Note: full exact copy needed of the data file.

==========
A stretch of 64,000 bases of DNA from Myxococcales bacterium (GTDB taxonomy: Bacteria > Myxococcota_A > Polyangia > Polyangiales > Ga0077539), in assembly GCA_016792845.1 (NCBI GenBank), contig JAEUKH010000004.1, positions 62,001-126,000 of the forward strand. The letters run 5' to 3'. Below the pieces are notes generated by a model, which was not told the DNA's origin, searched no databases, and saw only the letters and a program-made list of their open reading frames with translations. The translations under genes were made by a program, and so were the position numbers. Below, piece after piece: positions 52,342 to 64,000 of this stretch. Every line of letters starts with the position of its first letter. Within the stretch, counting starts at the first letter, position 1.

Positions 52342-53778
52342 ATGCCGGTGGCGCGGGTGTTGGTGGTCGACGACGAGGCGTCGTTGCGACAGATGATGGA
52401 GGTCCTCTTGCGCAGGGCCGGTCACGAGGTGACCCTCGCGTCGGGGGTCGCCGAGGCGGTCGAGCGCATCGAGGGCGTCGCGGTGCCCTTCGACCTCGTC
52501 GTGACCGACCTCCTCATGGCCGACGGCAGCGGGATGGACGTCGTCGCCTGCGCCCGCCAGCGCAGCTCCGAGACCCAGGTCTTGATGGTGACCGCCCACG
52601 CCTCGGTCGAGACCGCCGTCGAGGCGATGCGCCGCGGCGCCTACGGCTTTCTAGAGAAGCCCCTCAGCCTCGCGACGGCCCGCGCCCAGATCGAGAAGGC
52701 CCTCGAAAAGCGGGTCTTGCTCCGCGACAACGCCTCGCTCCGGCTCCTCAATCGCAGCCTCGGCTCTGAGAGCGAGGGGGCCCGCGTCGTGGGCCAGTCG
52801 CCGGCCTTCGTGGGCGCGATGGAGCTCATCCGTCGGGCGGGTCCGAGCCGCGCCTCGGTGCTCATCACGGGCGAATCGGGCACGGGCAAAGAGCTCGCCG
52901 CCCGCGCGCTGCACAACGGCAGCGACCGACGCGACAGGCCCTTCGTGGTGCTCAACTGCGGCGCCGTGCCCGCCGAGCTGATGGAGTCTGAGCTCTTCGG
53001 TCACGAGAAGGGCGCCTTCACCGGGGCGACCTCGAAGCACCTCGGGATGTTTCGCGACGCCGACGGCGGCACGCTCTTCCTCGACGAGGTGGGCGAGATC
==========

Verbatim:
A stretch of 64,000 bases of DNA from Myxococcales bacterium (GTDB taxonomy: Bacteria > Myxococcota_A > Polyangia > Polyangiales > Ga0077539), in assembly GCA_016792845.1 (NCBI GenBank), contig JAEUKH010000004.1, positions 62,001-126,000 of the forward strand. The letters run 5' to 3'. Below the pieces are notes generated by a model, which was not told the DNA's origin, searched no databases, and saw only the letters and a program-made list of their open reading frames with translations. The translations under genes were made by a program, and so were the position numbers. Below, piece after piece: positions 52,342 to 64,000 of this stretch. Every line of letters starts with the position of its first letter. Within the stretch, counting starts at the first letter, position 1.

Positions 52342-53778
52342 ATGCCGGTGGCGCGGGTGTTGGTGGTCGACGACGAGGCGTCGTTGCGACAGATGATGGA
52401 GGTCCTCTTGCGCAGGGCCGGTCACGAGGTGACCCTCGCGTCGGGGGTCGCCGAGGCGGTCGAGCGCATCGAGGGCGTCGCGGTGCCCTTCGACCTCGTC
52501 GTGACCGACCTCCTCATGGCCGACGGCAGCGGGATGGACGTCGTCGCCTGCGCCCGCCAGCGCAGCTCCGAGACCCAGGTCTTGATGGTGACCGCCCACG
52601 CCTCGGTCGAGACCGCCGTCGAGGCGATGCGCCGCGGCGCCTACGGCTTTCTAGAGAAGCCCCTCAGCCTCGCGACGGCCCGCGCCCAGATCGAGAAGGC
52701 CCTCGAAAAGCGGGTCTTGCTCCGCGACAACGCCTCGCTCCGGCTCCTCAATCGCAGCCTCGGCTCTGAGAGCGAGGGGGCCCGCGTCGTGGGCCAGTCG
52801 CCGGCCTTCGTGGGCGCGATGGAGCTCATCCGTCGGGCGGGTCCGAGCCGCGCCTCGGTGCTCATCACGGGCGAATCGGGCACGGGCAAAGAGCTCGCCG
52901 CCCGCGCGCTGCACAACGGCAGCGACCGACGCGACAGGCCCTTCGTGGTGCTCAACTGCGGCGCCGTGCCCGCCGAGCTGATGGAGTCTGAGCTCTTCGG
53001 TCACGAGAAGGGCGCCTTCACCGGGGCGACCTCGAAGCACCTCGGGATGTTTCGCGACGCCGACGGCGGCACGCTCTTCCTCGACGAGGTGGGCGAGATC